The Effects of Tax Shocks on Output: Not So Large, But Not Small Either
In a seminal contribution, Romer and Romer (2010) (RR henceforth) estimate GDP tax multipliers of up to -3 after 3 years. These results have been criticized as implausibly large. For instance, Favero and Giavazzi (2010) (FG henceforth) argue RR's specification cannot be interpreted as a proper (truncated) moving average representation of the output process. They show that when the system is estimated in its VAR form, or its correct truncated MA representation, a unit realization of the RR shock has much smaller effects on GDP than in RR, typically about - .5 percentage points of GDP. I argue that on theoretical grounds the discretionary component of taxation should be allowed to have different effects than the automatic response of tax revenues to macroeconomic variables; existing approaches, including FG's, that do not allow for this difference, exhibit impulse responses that are biased towards 0. I show that the correct impulse responses to a RR tax shock are about half-way between the large effects estimated by RR and the much smaller effects estimated by FG: typically, a one percentage point of GDP increase in taxes leads to a decline in GDP by about 1.5 percentage points after 3 years. I also create two new datasets of tax shocks, one based on receipts and the other on liabilities; in these datasets, I distinguish between different types of taxes (personal, corporate, indirect, and social security) and their subcomponents.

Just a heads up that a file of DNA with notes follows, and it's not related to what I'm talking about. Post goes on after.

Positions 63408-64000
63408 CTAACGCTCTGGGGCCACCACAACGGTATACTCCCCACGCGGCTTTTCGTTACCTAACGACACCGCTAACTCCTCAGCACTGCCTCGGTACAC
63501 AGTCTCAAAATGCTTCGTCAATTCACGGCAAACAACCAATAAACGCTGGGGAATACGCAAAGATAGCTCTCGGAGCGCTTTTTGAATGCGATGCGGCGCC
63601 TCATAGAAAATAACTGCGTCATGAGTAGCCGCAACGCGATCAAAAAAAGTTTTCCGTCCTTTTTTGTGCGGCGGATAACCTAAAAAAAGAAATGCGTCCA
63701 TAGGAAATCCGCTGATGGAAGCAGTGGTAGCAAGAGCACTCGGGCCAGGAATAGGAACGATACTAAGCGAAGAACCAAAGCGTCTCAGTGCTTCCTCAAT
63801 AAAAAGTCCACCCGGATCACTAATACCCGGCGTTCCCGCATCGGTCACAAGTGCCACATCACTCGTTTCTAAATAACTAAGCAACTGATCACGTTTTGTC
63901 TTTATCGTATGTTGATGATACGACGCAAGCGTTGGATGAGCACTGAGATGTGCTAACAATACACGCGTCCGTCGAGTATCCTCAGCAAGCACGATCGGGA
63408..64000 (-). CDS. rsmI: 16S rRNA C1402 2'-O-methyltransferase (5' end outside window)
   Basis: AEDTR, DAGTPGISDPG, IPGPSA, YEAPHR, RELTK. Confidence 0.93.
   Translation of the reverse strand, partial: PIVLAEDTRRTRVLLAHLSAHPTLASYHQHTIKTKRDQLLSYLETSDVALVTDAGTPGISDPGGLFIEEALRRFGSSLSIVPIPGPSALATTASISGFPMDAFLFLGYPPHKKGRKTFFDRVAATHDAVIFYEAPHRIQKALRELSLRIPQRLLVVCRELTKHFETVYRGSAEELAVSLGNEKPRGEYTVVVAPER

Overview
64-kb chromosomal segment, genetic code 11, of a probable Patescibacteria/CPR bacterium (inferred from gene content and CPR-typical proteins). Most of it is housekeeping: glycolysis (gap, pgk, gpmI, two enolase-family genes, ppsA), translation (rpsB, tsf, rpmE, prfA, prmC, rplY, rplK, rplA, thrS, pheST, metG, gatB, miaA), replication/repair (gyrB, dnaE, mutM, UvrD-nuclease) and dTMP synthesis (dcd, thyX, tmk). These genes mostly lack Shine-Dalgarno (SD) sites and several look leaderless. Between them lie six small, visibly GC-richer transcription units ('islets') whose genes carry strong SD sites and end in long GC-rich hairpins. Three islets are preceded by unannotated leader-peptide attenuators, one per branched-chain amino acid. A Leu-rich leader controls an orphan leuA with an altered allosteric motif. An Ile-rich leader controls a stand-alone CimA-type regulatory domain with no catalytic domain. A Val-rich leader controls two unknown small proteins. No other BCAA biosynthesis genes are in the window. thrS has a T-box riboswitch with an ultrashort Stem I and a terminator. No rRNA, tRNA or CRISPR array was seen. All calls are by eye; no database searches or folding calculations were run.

I thank Roger Gordon and a referee for very helpful suggestions; Carlo Favero for several discussions that helped clarify the issues, and for pointing out a crucial mistake in an earlier version of the paper; Yuriy Gorodnichenko, who discussed an earlier version at the NBER-IGIER TAPES conference held in Varenna, Italy in June 2010; and Morten Ravn for very useful comments. Elia Pietro Boe provided excellent research assistance. This paper was produced as part of the project Growth and Sustainability Policies for Europe (GRASP), a Collaborative Project funded by the European Commission's Seventh Research Framework Programme, contract number 244725. The views expressed herein are those of the author and do not necessarily reflect the views of the National Bureau of Economic Research.
The Effects of Tax Shocks on Output: Not So Large, But Not Small Either, Roberto Perotti. in Fiscal Policy (Trans-Atlantic Public Economics Seminar, TAPES), Gordon and Perotti. 2012
Roberto Perotti, 2012. "The Effects of Tax Shocks on Output: Not So Large, But Not Small Either," American Economic Journal: Economic Policy, vol 4(2), pages 214-237.